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Go Back Home
Stephen Stills Lyrics


Think I'll go back home
Think I'll go back home
Think I'll go back home
Back where I belong
Think I'll go back home

Nothin' for me here
Nothin' for me here,
Child, no there ain't
Nothin' for me here
People trapped by fear
And you can't get near

Lived with you I felt
Lived with you I felt, child
Lived with you I felt
I was by myself
I was someone else

Babe, come home with me
Babe, come home with me now
Babe, come home with me
And I'll make you see
Yes, I'm gonna set you free

When I woke up this morning
I found that I was alone, yeah
'Til I called your number
They told me there's no one home again
Baby, what does it mean?
Is it like it seems?

Lyrics © O/B/O APRA/AMCOS

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Comments from YouTube:

Dallas Lockrey

Clapton is the lead at 3;36. Wanna know how good Clapton is? Years later when he was with Stills listening to this track Clapton told Stills "man did you ever cook on that solo at the end" To which Stills replied; "that was you". Clapton was at the peak of his heroin addiction  when this was recorded and didn't even remember laying it down.

Bad Boat

It's been debatable whether it was Hendrix with Burning Of The Midnight Lamp or Cream with Tales was the first 7' with the wah..

Riff Digger

atourdeforce Thank you for the reference. *Stephen Stills – Go Back Home (June of 1970)
Clapton recorded his first solo record between November ‘69 and March ‘70, backed by Delaney & Bonnie’s people, with the stellar appearance of Stephen Stills. In June of 1970 when he started to record his own debut (following the success reaped by Crosby Stills Nash & Young), Clapton returned the favour by appearing on Go Back Home. A song that opens like a kind of jam driven by Stills’ heavy wah until the end when Clapton appears with his fabled guitar Brownie, a Fender Stratocaster which would define this stage of his career (with which he recorded Layla). Despite being in the middle of the start of his heroin addiction, Clapton rips out an amazing solo. Years later, having quit drugs, he got back together with Stills and they listened to this song. Clapton told him, “ Man, you’re really cooking the solo at the end”, to which a surprised Stills had to tell him “That’s you”.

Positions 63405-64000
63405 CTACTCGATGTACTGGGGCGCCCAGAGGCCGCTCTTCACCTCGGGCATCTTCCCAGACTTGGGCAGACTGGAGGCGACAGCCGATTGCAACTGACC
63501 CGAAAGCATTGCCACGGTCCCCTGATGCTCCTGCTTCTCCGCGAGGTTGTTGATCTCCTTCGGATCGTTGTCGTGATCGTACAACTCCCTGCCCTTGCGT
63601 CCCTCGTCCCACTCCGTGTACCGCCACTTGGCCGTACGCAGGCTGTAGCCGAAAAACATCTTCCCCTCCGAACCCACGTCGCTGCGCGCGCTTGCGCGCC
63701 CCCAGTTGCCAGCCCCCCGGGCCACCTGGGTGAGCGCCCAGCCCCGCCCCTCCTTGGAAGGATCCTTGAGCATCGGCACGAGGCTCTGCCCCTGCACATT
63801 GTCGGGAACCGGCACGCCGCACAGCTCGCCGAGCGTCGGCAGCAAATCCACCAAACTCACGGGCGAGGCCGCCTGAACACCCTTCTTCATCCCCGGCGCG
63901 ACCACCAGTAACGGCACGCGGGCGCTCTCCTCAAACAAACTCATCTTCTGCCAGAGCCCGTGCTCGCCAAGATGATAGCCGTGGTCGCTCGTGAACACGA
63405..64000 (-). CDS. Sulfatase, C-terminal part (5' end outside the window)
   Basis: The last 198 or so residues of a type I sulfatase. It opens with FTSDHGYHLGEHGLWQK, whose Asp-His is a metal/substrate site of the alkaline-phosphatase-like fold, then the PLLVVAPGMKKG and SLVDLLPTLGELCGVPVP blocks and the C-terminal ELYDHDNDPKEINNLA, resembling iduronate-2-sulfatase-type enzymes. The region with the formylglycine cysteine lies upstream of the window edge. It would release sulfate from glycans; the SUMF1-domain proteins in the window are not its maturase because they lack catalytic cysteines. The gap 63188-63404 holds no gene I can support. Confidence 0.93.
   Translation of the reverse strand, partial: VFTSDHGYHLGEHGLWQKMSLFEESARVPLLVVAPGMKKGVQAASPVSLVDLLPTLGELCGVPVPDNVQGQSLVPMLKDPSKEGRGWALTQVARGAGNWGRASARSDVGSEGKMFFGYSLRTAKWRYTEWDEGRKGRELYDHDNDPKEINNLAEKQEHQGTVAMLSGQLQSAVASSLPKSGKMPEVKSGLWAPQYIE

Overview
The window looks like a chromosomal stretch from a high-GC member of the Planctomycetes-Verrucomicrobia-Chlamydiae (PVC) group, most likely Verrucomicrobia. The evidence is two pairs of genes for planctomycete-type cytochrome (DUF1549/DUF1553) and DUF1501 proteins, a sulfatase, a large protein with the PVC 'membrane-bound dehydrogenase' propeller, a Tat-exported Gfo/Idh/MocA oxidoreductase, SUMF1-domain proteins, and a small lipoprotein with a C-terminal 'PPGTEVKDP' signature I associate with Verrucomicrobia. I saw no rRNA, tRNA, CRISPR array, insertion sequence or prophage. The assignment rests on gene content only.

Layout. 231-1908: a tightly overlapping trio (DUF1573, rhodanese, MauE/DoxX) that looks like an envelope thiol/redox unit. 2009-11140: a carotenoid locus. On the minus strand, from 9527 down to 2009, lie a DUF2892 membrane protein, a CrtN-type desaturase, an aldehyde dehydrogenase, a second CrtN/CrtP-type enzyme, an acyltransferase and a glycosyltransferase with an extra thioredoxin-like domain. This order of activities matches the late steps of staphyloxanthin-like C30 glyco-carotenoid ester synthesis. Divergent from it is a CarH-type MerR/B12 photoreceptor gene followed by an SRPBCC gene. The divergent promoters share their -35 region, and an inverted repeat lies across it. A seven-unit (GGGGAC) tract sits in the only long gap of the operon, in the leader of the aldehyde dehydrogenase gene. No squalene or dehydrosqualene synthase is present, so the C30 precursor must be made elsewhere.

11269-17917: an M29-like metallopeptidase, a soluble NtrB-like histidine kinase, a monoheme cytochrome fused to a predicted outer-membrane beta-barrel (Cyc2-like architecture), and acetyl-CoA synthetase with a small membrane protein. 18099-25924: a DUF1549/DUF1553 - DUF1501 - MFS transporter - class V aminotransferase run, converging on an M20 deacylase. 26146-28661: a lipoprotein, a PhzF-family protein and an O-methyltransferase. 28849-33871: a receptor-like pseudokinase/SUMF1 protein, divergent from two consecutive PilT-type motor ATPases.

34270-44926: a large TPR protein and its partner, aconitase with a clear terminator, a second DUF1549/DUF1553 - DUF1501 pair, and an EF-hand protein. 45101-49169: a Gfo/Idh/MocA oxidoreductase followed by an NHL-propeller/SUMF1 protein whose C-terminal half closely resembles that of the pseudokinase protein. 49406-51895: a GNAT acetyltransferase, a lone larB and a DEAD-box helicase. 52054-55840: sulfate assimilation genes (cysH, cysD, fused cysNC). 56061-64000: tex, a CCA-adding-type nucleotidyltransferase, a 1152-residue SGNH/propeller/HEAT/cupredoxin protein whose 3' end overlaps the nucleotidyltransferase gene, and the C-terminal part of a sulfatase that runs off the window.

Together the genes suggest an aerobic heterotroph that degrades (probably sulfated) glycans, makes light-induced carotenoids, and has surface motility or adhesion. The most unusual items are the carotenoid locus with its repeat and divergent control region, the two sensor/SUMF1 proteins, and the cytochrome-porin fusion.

Patrick Ericksen

@Lisa Weaver Huh? Tales of Brave Ulysses on Cream's "Disraeli Gears" pre-dated the still record.

atourdeforce

Its mentioned here,.....

https://guitarsexchange.com/en/psych-out/467/the-best-moments-of-eric-clapton-as-invited-guest/

atourdeforce

@Scott Harrell To be fair hes not making it up, steven still is quoted as saying this exact story once upon a tone in an interview. Google it. It fails me how Clapton didnt recognize his own guitar playing but maybe its possible to night recognize it if you dont even remember doing it, I don't know, butvtge story is pretty much accurate.

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Marshall Smith

that buildup is absolutely insane, the constant bass moving along and the guitar lashing out trying to break free and when it does...

David Bauer

Well said Marshall - very!

Foreverchanges

Been listening to this for 40 + years! Great music survives the passage of time.

Lisa Weaver

A rocket against today my friend.

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